November 22, 2014

Subcontractors – One More Reason For A Contract

Subcontractors - small businesses require contractsSubcontractors.  This is a relationship that screams for a contract.

You are asking someone who is not an employee to do work for you. You will be paying them. There are parameters that should be nailed down, agreed to, and put in writing.

A subcontractor contract does not have to be long or terribly wordy. The purpose is to detail the expectations on both sides of the table.

  • What will the contractor do for you and your client?
  • What will you pay the contractor?
  • When will you pay them?
  • How and when will they report to you?
  • How will the contractor interact with your clients?

In February 2009 a dispute occurred between a company in Shenandoah Iowa and their subcontractor. The dispute was over payment. Why? Because, according to the story in the Nonpareil Online, they had a verbal contract about the hourly rate. The contractor believed they’d agreed to $37.50 per hour for the team. The subcontractor asserted that the agreement was for $37.50 per hour per person. Quite a big difference.

This is a great example of how a written contract works. If the rate had been written into a contract there would have been no dispute. The parties would not be at odds and their dirty laundry would not be out for all to see.

There should also be a clause preventing the subcontractor from taking your client from you or going to work directly for your client.

Consider this example: a businessman enlists the services of a subcontractor to perform IT services at his client’s site. Years go by and the sub has gotten pretty ingrained in the client’s business. They never signed a contract because the businessman never considered that the sub would do anything but what was asked of him.

One day the client calls the businessman to say they are terminating the relationship. At this point the businessman discovers that the sub is now working directly with the client for a reduced fee — but more than the sub was making by working through the businessman.

Such a surprise! Unfortunately, the businessman set himself up for the coup. If he’d had a contract with the subcontractor it would have been difficult for the sub to cut him out of the deal.

Being trusting is a great thing. However, you have an obligation to your business, your clients, and yourself to make sure there are no surprises. In one of my coaching practices I have a partner. We trust each other completely. Guess what? We have a contract. It covers the bases so we can concentrate on the business at hand. We never have to worry about future surprises or misunderstandings.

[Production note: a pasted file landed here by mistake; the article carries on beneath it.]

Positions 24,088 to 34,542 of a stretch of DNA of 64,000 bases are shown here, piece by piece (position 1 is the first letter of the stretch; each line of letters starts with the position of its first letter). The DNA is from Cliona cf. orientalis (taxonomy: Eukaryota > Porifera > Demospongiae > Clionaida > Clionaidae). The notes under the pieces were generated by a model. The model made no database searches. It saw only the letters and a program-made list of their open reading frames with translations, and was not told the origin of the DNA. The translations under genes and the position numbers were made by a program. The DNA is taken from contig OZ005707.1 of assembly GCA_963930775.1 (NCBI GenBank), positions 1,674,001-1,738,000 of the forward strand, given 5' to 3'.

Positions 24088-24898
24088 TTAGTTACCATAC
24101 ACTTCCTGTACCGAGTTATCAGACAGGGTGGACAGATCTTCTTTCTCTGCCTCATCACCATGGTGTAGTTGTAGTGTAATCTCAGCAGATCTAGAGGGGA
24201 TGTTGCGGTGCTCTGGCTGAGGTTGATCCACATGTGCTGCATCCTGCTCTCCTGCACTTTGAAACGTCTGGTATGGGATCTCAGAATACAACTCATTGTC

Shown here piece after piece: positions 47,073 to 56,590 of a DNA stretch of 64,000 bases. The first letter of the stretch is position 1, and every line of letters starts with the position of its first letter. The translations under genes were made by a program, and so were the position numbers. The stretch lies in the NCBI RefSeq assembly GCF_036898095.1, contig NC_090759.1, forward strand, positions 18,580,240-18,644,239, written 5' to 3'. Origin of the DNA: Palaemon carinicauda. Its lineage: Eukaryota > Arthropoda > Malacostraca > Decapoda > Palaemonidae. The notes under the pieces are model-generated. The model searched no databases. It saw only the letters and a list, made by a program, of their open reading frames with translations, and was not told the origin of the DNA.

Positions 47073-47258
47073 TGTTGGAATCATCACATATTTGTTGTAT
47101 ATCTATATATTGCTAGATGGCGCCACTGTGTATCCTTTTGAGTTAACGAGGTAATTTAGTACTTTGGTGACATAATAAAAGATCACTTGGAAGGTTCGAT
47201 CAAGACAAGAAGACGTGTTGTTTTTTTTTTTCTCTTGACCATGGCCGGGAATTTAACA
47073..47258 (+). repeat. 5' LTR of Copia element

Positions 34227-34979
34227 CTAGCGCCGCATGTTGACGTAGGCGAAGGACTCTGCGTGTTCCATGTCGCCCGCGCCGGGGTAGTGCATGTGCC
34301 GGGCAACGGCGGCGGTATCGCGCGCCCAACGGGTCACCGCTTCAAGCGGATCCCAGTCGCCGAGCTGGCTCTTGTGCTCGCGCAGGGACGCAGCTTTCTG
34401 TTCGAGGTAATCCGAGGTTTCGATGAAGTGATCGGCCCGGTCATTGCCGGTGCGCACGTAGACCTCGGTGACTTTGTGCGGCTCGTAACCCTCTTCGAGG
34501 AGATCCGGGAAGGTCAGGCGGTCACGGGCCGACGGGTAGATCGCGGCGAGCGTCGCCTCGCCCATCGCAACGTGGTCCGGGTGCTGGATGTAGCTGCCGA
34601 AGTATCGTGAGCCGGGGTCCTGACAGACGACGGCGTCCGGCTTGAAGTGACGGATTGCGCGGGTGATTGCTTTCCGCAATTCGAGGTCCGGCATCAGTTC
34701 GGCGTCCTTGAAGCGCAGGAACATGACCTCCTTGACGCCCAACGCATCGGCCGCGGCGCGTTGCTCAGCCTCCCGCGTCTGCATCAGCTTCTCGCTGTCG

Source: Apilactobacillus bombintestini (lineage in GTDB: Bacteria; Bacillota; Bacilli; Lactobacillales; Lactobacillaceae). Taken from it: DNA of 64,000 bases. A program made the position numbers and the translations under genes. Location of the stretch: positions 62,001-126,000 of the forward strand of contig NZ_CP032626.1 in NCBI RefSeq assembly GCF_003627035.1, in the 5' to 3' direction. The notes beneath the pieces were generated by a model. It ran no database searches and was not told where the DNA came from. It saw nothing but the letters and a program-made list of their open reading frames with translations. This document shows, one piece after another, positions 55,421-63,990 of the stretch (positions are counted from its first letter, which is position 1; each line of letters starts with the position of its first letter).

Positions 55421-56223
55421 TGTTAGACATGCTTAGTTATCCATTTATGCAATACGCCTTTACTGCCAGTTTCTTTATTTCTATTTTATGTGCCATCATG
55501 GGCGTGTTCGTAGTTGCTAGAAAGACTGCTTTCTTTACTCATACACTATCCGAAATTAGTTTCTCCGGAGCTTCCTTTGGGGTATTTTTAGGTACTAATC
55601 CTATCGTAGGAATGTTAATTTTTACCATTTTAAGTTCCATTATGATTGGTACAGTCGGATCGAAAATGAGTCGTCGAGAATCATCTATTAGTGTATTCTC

To grow your business you have to be able to invest your energy on revenue generating activities. Surprises can be costly and damaging. Having a contract at the outset can help you avoid those surprises in the long run.

You can find many sites with sample contracts. Two I like are: FindLegalForms.com and FindLaw’s Small Business Center.

Editor’s Note: this is part two in a series about situations in which you need contracts in a small business.  For part one, read:  Death by Contract, or Lack Thereof.

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Diane HelbigAbout the Author: Diane Helbig is a Professional Coach and the president of Seize This Day Coaching. Diane is a Contributing Editor on COSE Mindspring, a resource website for small business owners, as well as a member of the Sales Experts Panel at Top Sales Experts.

19 Comments ▼

Diane Helbig


Diane Helbig Diane Helbig is a Professional Coach and the president of Seize This Day Coaching. Diane is a Contributing Editor on COSE Mindspring, a resource website for small business owners, as well as a member of the Top Sales World Experts Panel at Top Sales World.

19 Reactions

  1. Written Contracts are so important, even if they are the simplest. People are trying to have the best contract ever. Instead, how about making sure you have a written contract to start with?

    Dr. Wright
    The Wright Place TV Show
    http://wrightplacetv.com/communication
    http://www.twitter.com/drwright1

  2. I am a great believer in a gentlemen’s agreement but I understand the importance of written contracts. But they should be simple and understandable. For a good source, check out: http://www.smbceo.com/2009/03/18/freebusinessformscom-our-newest-free-tool/